Analysis performed on behalf of the Soy Transportation Coalition provides compelling evidence that farmers, more than any other segment of agriculture, are responsible for paying the transportation costs from the farm to the dinner plate. A study performed by O’Neil Commodity Consulting examined 36 soybean loading facilities across seven states and analyzed the relationship among origin basis, destination basis and transportation costs.
The study found that as transportation costs rise, origin basis diminishes. When the interior basis for soybeans in Nauvoo, Ill., for example, jumps from –21 to –78 during the course of four years (2005 to 2008), the Illinois farmer is clearly taking the brunt of any increase in local elevator margins and transportation cost, notes Dean Campbell, a soybean producer from Coulterville, Ill., and former chair of the Soybean Transportation Coalition.
During the same four-year period, the destination basis at the Gulf of Mexico increased from +45 to +48. The same scenario has played out for farmers in Indiana, South Dakota, Nebraska and all other soybean-producing states.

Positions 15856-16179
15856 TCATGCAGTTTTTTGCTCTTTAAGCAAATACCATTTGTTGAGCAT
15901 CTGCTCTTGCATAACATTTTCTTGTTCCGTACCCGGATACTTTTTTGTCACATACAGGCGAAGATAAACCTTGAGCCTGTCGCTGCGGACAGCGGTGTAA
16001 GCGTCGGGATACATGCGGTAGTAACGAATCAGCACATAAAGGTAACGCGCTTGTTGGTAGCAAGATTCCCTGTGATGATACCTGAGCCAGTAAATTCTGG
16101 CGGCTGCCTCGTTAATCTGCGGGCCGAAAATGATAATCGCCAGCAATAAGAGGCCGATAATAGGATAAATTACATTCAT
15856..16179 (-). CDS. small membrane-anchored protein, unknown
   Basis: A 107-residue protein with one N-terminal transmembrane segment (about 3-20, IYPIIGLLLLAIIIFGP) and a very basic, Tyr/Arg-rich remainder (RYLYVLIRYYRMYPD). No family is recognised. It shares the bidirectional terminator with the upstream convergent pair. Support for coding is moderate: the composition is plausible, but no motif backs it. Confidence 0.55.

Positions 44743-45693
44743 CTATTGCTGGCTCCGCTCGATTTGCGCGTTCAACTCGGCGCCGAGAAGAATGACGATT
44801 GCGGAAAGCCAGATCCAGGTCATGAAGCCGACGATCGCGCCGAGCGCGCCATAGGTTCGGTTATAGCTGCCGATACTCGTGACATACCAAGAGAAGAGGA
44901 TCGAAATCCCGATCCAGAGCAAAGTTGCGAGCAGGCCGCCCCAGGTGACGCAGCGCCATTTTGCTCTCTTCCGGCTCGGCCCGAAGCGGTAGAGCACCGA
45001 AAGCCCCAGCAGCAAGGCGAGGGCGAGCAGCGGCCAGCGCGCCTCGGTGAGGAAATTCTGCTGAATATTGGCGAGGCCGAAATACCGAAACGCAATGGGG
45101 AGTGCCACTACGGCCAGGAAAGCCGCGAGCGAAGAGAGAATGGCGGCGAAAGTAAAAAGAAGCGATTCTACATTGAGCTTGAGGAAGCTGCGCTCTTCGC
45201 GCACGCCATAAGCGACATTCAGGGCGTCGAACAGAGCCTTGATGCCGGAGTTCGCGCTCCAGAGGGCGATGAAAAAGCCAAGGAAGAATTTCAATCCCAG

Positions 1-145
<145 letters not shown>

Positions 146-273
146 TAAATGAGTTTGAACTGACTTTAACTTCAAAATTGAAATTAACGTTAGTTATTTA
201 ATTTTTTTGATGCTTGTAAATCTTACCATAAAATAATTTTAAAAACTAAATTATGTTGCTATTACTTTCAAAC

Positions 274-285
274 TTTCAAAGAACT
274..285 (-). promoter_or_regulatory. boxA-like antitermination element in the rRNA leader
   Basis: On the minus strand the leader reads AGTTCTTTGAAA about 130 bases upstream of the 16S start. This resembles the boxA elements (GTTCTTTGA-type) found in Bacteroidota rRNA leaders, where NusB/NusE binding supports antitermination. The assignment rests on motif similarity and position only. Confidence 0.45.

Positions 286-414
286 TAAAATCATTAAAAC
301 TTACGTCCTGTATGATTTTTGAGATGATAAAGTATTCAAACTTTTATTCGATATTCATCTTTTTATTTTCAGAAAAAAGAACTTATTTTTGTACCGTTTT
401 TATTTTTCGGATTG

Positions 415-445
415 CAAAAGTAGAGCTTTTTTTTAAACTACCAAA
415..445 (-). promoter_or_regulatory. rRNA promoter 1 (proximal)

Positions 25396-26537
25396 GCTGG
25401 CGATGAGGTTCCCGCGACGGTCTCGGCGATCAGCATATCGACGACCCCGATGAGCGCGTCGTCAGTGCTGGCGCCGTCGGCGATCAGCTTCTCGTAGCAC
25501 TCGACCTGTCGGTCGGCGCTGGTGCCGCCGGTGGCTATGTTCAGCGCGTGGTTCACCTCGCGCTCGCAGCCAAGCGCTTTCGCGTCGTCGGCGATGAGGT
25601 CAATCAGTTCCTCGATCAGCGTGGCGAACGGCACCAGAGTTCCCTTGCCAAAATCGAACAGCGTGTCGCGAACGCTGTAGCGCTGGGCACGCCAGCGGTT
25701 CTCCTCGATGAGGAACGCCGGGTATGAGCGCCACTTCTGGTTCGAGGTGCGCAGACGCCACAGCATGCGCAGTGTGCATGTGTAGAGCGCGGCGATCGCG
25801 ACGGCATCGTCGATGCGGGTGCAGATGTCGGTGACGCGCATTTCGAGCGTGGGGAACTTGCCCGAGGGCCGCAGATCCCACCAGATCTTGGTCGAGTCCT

"This is why farmers should be among the leading advocates for a well-maintained, reliable transportation system," Campbell says.
Cargo Capacity for Soybeans
One barge = 52,500 bu.
15-barge tow = 787,500 bu.
One rail hopper car = 3,500 to 4,000 bu.
100-car unit train = 350,000 bu.
One semi = 910 bu.
The Mississippi Gulf is the launching point for the world export market.
Exports via Mississippi Gulf Port
- Corn: 1,173 million bushels (62% of exports)
- Soybeans: 827 million bushels (57% of exports)
- Wheat: 154 million bushels (20% of exports)
Barge movements on Mississippi River
- Corn: 896 million bushels
- Soybeans: 381 million bushels
- Wheat: 45 million bushels
Soybean Transportation Modes in U.S.
- Waterways: 61%
- Railways: 23%
- Highways: 16%
- January 2012